In 1932 a bishop of the Church went to Uganda and ordained Ruben Spartus Mukasa and one of his associates there priests of the African Orthodox Church. However a few years later, Mukasa and his followers decided to align with the Eastern Orthodox Church. Mukasa went to Alexandria and was ordained by the Patriarch there, while the African Orthodox Church lost its connection in Uganda.[2]
The bolded portion is an afternote to what Neil wrote earlier -- it's obvious the canonical African Church did not regard the orders of the AOC to be anything other than manufactured.

I suspect the American contingent survives because of our long history of religious individualism, and a commitment to Orthodoxy in name only (after all, they started out as Episcopalians). If you combine all of their membership, they only have enough members to make up a large church in one city.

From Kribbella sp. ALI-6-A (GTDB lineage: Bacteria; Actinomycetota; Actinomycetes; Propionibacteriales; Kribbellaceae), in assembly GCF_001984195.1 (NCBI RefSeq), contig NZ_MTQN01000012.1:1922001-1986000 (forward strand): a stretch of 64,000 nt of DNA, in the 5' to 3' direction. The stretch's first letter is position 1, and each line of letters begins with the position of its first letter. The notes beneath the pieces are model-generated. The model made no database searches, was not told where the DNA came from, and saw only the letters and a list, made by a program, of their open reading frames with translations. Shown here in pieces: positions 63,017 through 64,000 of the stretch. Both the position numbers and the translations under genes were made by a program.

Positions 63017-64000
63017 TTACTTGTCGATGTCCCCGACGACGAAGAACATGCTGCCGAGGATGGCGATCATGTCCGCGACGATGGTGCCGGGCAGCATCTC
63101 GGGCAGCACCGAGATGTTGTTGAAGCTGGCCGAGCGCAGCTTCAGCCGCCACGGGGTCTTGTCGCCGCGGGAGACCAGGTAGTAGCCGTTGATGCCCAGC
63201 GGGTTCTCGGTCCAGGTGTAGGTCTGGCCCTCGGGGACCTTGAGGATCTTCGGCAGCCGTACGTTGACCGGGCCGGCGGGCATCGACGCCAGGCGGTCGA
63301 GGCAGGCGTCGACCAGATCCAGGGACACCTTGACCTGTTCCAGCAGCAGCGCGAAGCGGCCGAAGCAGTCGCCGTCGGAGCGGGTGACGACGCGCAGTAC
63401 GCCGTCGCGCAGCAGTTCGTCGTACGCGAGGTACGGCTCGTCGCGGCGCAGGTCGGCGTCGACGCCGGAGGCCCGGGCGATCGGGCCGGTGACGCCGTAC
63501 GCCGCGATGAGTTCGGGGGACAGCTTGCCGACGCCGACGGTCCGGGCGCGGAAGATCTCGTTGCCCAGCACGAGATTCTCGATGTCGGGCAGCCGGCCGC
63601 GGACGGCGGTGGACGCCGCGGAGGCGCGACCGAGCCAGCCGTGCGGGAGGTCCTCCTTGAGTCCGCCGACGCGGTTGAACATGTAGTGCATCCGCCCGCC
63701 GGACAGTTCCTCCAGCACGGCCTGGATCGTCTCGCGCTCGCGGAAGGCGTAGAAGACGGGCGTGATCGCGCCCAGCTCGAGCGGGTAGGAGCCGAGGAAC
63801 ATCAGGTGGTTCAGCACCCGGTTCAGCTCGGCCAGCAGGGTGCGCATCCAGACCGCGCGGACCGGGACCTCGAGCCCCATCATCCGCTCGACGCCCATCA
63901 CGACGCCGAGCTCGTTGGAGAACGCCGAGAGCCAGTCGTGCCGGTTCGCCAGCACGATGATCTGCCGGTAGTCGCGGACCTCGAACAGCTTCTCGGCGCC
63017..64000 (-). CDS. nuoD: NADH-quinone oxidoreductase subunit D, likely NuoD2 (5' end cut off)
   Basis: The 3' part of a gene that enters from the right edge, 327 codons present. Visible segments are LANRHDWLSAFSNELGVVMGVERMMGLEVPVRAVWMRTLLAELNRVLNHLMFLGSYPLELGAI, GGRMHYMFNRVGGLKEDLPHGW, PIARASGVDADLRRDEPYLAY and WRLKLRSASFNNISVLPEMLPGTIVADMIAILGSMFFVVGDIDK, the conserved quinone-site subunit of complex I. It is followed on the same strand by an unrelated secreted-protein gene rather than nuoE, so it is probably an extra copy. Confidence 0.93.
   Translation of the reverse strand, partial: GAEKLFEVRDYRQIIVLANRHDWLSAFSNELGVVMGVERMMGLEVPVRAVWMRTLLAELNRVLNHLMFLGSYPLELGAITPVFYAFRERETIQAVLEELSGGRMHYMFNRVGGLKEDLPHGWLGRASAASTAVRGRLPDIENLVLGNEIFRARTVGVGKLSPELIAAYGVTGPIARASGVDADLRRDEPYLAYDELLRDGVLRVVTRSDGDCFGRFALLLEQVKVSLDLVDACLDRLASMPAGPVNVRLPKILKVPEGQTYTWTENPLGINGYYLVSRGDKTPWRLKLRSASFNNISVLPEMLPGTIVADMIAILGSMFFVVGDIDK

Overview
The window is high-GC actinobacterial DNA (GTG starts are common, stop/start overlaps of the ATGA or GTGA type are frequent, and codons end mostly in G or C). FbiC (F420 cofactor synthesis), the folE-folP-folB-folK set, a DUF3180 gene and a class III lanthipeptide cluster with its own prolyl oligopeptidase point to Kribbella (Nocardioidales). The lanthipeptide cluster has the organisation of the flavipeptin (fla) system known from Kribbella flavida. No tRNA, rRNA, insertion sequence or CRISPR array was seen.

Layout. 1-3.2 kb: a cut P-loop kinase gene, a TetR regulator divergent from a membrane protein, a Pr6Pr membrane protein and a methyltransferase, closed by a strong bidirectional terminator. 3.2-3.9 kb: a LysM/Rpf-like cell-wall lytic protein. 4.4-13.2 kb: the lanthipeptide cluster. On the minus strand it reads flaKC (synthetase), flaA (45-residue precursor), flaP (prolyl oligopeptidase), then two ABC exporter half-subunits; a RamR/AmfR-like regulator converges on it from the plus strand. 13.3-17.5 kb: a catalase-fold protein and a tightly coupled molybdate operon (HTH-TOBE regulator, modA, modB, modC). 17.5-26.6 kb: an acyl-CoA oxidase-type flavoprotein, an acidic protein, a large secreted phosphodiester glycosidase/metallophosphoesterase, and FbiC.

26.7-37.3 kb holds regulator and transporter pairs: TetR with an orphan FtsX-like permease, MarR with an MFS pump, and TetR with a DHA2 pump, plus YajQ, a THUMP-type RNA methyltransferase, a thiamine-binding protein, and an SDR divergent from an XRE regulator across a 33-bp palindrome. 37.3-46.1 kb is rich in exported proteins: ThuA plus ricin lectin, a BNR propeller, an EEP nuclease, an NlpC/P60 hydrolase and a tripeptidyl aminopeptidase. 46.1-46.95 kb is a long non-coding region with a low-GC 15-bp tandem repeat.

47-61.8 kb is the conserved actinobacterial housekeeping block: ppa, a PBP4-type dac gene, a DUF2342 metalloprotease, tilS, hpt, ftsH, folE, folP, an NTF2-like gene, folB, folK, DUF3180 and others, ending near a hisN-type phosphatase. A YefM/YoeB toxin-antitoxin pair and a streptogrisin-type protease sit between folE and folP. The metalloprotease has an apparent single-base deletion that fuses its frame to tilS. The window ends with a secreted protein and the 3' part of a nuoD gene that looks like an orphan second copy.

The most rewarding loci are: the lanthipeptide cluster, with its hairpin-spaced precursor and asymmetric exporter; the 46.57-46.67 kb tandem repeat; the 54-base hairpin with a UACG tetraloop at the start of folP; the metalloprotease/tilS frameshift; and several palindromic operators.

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« Reply #6 on: February 01, 2012, 11:31:05 AM »

Silly?  Or sad? Or Orthodox?

Saint John Will-I-Am Coltrane African Orthodox Church

It sounds goofy, but then we read that they are claiming an actual Orthodox Patriarch in their recent lineage.  Depending on how Ignatius Peter III, Patriarch of Antioch and the East actually fits into the equasion could this be an actual Orthodox Church?  It seems that the 116th Syriac Orthodox Patriarch of Antioch was, in fact, Ignatius Peter IV (also called Peter III without counting St. Peter the first Patriarch).  If the wiki source is correct about the use of III/IV then, this Ignatius Peter was Patriarch from 1872 to 1894 and the Coltrain Church indicates that their "church" came, indirectly, from the actions of this Patriarch.

So... what are we to make of this?
I think the "Will-I-Am" part is a very recent addition to the name, playing off of John Coltrane's real middle-name, and the rapper William James Adams, Jr., also known as "will.i.am" of the hip-hop group The Black Eyed Peas.
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« Reply #7 on: February 01, 2012, 11:33:59 AM »